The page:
Because I read a lot of blogs on food and occasionally write a related one myself, just about every day I learn about someone anxiously trying to make intelligent decisions about what food to feed him or herself and family. Buy local? Organic? Grass-Fed? Vegan? What is my carbon footprint?
I am personally thrilled that this conversation is taking place and believe it will eventually lead to a more balanced playing field, resulting in better tasting, better quality, even personalized food for consumers, recognition and more equitable financial rewards for top-notch producers, and a cleaner environment.
What troubles me is the tone I see emerging from all sides of the debate, a sometimes subtle and sometimes overt air of self-righteousness or moral superiority.
Most of us are pretty new at this and many haven’t yet entered the discussion. People need to feel safe while they learn and make decisions. Plus, there is so much information about food and health, much of it conflicting or emphasized at the the expense of others by one group or another to support their own bias.
Let’s cut people a little slack and act as mentors to each other rather than critics. Transparency and courtesy are a great place to start.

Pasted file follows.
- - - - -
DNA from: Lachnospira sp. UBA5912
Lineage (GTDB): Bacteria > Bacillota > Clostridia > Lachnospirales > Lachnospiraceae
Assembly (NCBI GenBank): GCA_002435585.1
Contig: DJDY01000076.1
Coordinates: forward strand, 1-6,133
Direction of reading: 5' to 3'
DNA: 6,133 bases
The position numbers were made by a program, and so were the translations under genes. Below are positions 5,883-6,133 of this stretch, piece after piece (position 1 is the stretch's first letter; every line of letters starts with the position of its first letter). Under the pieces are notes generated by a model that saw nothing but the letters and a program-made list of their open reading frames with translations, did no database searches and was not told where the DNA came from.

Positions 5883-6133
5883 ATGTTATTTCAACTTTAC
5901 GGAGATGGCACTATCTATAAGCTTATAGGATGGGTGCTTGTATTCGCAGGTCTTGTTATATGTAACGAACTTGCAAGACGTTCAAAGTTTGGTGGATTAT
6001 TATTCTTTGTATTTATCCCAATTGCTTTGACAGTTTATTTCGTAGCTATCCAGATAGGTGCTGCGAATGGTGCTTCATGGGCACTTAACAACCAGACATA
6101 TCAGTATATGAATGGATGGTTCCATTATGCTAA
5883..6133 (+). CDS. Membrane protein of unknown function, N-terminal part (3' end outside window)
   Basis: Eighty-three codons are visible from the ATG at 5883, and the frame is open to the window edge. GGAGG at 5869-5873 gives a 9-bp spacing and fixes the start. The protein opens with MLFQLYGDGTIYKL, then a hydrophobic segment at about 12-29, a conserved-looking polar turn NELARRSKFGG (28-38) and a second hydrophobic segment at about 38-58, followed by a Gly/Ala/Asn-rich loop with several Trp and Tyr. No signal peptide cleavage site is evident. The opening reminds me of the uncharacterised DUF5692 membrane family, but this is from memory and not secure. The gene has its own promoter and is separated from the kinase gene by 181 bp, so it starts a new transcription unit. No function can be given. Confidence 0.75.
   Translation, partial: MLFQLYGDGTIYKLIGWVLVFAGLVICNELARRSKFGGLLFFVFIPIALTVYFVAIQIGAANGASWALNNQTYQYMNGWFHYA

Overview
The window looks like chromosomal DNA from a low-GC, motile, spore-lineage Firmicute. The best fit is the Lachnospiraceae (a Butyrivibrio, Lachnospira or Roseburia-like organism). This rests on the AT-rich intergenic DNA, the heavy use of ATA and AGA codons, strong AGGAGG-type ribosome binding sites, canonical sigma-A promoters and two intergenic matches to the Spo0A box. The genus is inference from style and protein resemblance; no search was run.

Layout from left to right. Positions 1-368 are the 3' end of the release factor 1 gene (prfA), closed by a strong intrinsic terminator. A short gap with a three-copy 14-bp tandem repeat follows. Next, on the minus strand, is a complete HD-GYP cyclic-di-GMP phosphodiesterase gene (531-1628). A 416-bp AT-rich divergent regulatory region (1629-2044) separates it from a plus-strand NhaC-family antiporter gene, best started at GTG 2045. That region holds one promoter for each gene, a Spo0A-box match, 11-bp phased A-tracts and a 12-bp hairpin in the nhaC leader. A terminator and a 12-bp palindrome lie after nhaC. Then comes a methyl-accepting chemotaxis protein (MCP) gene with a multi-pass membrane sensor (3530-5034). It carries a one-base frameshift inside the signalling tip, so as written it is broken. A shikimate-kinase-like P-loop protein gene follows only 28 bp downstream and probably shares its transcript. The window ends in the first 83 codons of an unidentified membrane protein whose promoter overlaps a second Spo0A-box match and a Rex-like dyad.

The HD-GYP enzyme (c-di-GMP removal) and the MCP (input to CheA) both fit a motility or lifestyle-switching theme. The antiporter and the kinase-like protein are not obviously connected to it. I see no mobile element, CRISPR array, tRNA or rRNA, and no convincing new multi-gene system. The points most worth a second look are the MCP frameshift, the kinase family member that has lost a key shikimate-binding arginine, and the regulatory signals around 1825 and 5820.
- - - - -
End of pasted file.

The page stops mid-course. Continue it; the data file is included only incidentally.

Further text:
Jay from TheLinkery in San Diego set a perfect example in his response, titled "The Opposite of Universal" to a blog by the founder of WoolyPigs, farmer Heath Putnam, in a blog titled "The Opposite of Universal." Heath had expressed a few counterpoints to the local food movement that proved relatively, er, unpopular. In short, he expressed disappointment that his hand-crafted heritage pork had been turned away from some restaurants or markets because it wasn't deemed "local" enough (he is from Washington, he speaks of some restauranteurs in California).
In my view, what's inane is eating raspberries from California in Toronto and then seeing raspberries from Toronto for sale in California later the same week. Jay takes the conversation to a new level by providing a definition of local that transcends geography and instead supports the idea that eating local means eating food that "comes from somewhere, that introduces you to someone." I like that kind of thinking.